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Hall County court clerk legally pockets passport fees
Increase in requests leads to extra, legal income for Wood
Deputy court clerk April Dunwoodie helps Keith Gossett apply for a passport Friday afternoon at the Hall County Courthouse. - photo by ROBIN MICHENER NATHAN The Times

When Hall County Clerk of Court Dwight Wood began processing passport applications in his office in 1991, they came trickling in a few per week, offering a modest supplement to his regular salary from fees of $7.50 each he kept as personal compensation.

In recent years, with new federal regulations, increased acceptance fees and a massive growth in the number of children in Hall County born to foreign immigrants, that trickle has become a flood, and given Wood what amounts to a salary supplement of nearly 70 percent his base pay.

Wood, who in 2007 made $122,000 as elected clerk of courts for state and superior courts, made another $86,000 from passport acceptance fees. That amount was nearly double the $48,000 he collected in 2006.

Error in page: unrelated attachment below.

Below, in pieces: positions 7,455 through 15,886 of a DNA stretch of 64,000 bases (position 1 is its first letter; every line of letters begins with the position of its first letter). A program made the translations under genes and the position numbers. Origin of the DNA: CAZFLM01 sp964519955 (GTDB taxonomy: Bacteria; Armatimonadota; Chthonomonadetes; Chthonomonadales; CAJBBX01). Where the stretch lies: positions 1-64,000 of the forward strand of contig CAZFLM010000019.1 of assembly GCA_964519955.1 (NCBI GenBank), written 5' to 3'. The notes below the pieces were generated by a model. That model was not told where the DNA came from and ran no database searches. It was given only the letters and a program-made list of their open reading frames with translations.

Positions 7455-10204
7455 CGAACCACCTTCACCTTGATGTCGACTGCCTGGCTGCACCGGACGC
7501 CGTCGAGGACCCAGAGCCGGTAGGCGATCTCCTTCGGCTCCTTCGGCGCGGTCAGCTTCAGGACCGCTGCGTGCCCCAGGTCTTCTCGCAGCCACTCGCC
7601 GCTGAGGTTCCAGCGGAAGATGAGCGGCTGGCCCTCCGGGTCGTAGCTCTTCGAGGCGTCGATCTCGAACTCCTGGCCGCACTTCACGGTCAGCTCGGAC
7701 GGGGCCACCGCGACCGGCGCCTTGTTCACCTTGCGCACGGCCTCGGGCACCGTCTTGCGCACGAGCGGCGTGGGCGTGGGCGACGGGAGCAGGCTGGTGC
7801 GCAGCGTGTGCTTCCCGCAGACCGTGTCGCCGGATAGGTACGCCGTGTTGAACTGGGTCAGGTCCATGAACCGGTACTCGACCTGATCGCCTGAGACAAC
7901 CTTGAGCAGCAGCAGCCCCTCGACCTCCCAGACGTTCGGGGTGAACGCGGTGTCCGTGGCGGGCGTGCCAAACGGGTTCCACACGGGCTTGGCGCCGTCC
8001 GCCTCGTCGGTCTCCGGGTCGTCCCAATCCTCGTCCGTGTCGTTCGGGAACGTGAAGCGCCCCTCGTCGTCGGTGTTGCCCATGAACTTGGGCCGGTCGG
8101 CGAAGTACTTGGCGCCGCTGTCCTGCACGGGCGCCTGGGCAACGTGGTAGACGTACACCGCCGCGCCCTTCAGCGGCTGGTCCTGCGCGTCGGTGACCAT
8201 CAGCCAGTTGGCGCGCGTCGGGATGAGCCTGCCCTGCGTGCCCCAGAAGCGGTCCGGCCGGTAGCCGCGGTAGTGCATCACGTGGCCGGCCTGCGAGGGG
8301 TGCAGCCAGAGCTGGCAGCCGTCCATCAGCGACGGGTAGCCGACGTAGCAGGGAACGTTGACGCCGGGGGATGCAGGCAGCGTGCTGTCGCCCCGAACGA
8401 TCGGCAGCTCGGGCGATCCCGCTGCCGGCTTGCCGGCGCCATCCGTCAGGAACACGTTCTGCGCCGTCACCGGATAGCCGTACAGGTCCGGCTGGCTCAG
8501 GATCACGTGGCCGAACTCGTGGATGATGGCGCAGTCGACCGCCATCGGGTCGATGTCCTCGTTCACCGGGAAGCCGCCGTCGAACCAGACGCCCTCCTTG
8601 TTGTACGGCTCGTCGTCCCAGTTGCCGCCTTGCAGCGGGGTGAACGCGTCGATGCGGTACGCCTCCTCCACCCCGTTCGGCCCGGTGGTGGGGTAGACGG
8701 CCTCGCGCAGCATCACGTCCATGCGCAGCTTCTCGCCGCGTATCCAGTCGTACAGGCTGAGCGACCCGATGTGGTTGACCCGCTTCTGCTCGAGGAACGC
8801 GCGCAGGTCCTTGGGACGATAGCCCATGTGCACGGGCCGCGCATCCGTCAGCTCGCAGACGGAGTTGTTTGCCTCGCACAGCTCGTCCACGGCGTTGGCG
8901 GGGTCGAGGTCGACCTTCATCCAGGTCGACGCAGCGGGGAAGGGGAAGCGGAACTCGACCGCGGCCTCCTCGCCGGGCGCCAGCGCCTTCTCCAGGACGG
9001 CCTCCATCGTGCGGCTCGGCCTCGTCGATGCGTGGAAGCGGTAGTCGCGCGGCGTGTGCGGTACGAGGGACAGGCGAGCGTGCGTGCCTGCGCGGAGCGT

Last year, when the acceptance fee reached a high of $30, Wood's office was processing more than 250 passport applications per month.

Wood defends the practice of keeping the fee, which was lowered this year to $25, noting that Georgia law clearly states that fees for federal work are to be collected by the clerk of court as compensation for performing the duties.

"It's always been legal and above board," Wood said. "(The amount) has just grown because of these regulations and the diversity in Hall County."

Wood said he collected passport fees of about $40,000 in 2005 and $20,000 the year prior.

"I think last year will be the peak," Wood said, noting that the passports are good for 10 years and that the initial rush may be drawing to a close. "I don't know that there will be as many this year."

Wood's office and the U.S. Post Office on Limestone Parkway are the only two locations in Hall County that offer passport processing. The local post office processes passport applications from 9 a.m. to 2 p.m. Monday through Friday, with the $25 fee going to the post office, but not to the postmaster, said Michael Miles, a spokesman for the postal service.